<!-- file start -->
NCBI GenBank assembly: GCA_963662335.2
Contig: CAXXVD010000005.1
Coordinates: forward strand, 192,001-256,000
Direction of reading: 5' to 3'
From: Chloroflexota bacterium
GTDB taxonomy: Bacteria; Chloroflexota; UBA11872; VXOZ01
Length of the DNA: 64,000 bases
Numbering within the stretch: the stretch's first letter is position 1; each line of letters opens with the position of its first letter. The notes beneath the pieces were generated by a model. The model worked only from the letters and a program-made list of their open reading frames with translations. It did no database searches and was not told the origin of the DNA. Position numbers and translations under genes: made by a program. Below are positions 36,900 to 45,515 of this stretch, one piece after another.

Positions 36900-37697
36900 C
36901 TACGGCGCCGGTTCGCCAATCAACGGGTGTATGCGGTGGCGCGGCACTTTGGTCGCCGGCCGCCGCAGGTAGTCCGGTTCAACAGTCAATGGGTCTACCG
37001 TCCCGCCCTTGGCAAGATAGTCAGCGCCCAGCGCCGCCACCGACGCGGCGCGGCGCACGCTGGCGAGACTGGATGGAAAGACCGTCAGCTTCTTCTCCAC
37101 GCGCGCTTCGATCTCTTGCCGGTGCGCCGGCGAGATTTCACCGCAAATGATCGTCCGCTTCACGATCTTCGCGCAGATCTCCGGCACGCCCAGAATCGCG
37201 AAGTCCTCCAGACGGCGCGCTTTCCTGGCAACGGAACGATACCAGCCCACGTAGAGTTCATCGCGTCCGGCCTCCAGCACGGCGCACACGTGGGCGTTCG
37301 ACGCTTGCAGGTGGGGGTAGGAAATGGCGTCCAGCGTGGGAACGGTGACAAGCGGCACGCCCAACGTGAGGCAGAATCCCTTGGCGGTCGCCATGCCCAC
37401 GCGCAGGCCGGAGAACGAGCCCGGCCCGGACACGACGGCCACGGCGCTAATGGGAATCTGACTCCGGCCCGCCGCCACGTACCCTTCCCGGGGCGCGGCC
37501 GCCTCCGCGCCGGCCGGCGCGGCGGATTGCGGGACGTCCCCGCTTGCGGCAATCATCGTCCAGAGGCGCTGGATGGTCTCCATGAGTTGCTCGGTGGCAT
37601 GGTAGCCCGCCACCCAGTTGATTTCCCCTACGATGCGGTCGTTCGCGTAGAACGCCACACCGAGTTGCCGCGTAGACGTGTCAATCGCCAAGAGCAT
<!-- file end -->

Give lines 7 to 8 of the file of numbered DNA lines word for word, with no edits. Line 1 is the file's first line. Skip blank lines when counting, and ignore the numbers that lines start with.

Length of the DNA: 64,000 bases
Numbering within the stretch: the stretch's first letter is position 1; each line of letters opens with the position of its first letter. The notes beneath the pieces were generated by a model. The model worked only from the letters and a program-made list of their open reading frames with translations. It did no database searches and was not told the origin of the DNA. Position numbers and translations under genes: made by a program. Below are positions 36,900 to 45,515 of this stretch, one piece after another.